An additional challenge that we continue to face is the identification of specific core competencies to be addressed by the course. Recently, the School of Pharmacy and School of Medicine at our institution have developed core competencies for clinical research education.[14, 15] The other schools of the health sciences are in the process of developing competencies for some of their programs. After the faculty from the other health science schools have mapped the objectives of the course with the competencies they have developed, we will be able to tailor our student assessments and course evaluations to complete a thorough assessment of competency-based mastery of the course content.

To achieve the goal of competency-based education, we need to address the additional challenge of considering whether it is preferable to use the current set of competencies developed by one specific academic entity (department, school, or institute) or to adopt interprofessional education-specific competencies, such as those developed by Gebbie et al.[9] Additional options—and complications—arise when some of the students in the course must obtain a professional license (such as a PharmD) or meet other certification requirements (such as those of an advanced practice registered nurse, or APRN). The competencies in cases such as this are regulated by the licensing and certifying boards, rather than by academic programs.

The benefit of using internally developed competencies is that doing so allows faculty members to take advantage of existing frameworks, rubrics, and evaluations. However, deciding which academic entity's competencies to use could be problematic in a course that is cross-listed in six different schools. The competencies must be relevant to students from all professions, but they must also be specific enough to be useful in an individual student's professional development, particularly if the student is required to demonstrate specific competencies for completion of a degree or license. The competencies and their relationship to the course objectives therefore remain an important area for future development and refinement of this course.

Although our course has been successful in the organizational context of the University of Pittsburgh, a course like ours may encounter other challenges in universities with different organizational structures and student bodies.


  1. Top of page
  2. Abstract
  3. Introduction
  4. Design and Implementation of the Course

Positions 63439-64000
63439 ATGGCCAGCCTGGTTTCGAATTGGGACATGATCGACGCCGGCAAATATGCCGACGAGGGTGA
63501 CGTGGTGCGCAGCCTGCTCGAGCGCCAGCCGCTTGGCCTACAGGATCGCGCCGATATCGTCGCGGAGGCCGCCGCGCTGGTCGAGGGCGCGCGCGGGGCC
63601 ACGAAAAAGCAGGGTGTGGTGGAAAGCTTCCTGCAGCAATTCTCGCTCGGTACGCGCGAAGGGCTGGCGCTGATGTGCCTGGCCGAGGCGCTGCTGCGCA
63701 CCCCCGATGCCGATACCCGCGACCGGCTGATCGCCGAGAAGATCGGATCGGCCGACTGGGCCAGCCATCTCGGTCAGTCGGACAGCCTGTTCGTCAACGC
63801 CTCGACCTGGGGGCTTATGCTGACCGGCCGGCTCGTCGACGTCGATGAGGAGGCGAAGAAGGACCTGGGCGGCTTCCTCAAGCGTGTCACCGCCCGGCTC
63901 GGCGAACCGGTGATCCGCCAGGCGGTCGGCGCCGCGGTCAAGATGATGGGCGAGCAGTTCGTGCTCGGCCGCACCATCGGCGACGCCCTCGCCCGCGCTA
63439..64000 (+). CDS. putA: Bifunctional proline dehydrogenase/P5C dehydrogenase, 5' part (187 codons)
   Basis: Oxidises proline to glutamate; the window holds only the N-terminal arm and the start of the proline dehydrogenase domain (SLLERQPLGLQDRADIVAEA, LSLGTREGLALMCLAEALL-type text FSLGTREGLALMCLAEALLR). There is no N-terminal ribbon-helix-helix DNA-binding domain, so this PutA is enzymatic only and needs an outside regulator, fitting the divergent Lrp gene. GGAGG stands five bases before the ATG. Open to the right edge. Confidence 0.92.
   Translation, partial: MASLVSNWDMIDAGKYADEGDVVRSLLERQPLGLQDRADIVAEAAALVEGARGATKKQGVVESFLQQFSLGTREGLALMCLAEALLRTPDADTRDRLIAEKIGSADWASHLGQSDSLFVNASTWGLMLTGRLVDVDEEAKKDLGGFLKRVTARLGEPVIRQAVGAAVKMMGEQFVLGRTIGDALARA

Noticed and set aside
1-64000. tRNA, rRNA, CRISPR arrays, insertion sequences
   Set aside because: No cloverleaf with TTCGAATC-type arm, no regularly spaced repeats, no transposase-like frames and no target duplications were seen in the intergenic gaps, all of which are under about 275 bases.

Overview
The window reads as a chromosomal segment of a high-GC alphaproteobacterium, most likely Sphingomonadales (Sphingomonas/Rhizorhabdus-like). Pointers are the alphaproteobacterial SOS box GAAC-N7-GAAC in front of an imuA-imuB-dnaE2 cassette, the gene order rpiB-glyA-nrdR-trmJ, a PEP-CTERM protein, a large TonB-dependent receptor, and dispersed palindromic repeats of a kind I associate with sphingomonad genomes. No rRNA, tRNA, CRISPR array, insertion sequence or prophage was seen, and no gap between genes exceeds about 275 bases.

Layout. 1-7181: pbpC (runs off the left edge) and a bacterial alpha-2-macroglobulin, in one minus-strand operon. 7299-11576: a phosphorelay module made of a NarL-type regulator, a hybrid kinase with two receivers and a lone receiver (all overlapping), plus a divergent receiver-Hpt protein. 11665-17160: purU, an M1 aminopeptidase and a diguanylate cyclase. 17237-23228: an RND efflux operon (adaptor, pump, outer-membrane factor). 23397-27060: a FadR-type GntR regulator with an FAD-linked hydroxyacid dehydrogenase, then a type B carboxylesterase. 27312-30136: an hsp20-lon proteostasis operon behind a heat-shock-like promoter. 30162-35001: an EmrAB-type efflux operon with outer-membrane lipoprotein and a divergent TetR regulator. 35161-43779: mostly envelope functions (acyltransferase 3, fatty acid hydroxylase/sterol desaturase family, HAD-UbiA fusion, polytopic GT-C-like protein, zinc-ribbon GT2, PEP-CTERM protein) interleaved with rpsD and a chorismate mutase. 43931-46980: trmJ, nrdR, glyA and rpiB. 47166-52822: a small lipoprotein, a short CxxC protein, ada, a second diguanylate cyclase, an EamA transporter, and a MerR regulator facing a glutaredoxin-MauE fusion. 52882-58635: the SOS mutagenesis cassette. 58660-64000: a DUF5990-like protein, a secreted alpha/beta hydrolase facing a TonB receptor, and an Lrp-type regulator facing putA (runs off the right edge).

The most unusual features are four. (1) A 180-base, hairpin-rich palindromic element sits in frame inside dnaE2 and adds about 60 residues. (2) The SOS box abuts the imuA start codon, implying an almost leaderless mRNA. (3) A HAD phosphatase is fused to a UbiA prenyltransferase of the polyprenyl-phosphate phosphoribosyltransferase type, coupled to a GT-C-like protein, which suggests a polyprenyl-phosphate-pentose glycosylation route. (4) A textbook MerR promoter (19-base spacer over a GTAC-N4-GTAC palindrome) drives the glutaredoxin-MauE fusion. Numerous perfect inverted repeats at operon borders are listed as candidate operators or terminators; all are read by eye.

5. Discussion
  6. Conclusion
  7. Acknowledgments
  8. References

The success of our course thus far shows the possibilities of interprofessional education for clinicians interested in conducting research, as well as the originality of an approach that is made possible by bringing together researchers from different backgrounds and disciplines. Despite its multiple successes, the course remains a work-in-progress so that student needs are best met and the evolving discipline of CTS is accurately studied.

The success of the course suggests the possibility of offering a broader array of interprofessional courses at academic institutions with strength in the health sciences. Naturally, there is a limit to the range of subjects that can be covered in interprofessional education, but we believe that subjects that deserve consideration include grant writing, biostatistics, and professional skills development. Faculty designing and teaching interprofessional courses will certainly encounter a number of the challenges described above and in the literature. However, our experience has shown that with careful forethought and the intentional solicitation of support from senior faculty members in multiple fields and various schools of the health sciences, many challenging barriers can be overcome.


  1. Top of page
  2. Abstract
  3. Introduction
  4. Design and Implementation of the Course
  5. Discussion
  6. Conclusion
  7. Acknowledgments
  8. References

This project was supported by the National Institutes of Health through Grant Numbers UL1 RR024153 and UL1 TR000005. For their contributions to the course design, we thank the following representatives from the schools of the health sciences at the University of Pittsburgh: Ellen Cohn, PhD, CCC-SLP (School of Health and Rehabilitation Sciences); Carol Feghali Bostwick, PhD (School of Medicine); Margaret MacDonald, PhD (Graduate School of Public Health and Office of the Senior Vice Chancellor for the Health Sciences); Mary Marazita, PhD, School of Dental Medicine); and Sandra Quinn, PhD (Graduate School of Public Health). For the management of online course material, the collation of student evaluations, and help with student publications data, we are grateful to Lauren S. Talotta.


  1. Top of page
  2. Abstract
  3. Introduction
  4. Design and Implementation of the Course
  5. Discussion
  6. Conclusion
  7. Acknowledgments
  8. References
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    Overmyer J. Vodcasting and the Flipped Classroom. Available at: Accessed March 28, 2012.
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    Poloyac SM, Empey KM, Rohan LC, Skledar SJ, Empey PE, Nolin TD, Bies RR, Gibbs RB, Folan M, Kroboth PD. Core competencies for research training in the clinical pharmaceutical sciences. Am J Pharm Educ. 2011; 75(2): 27.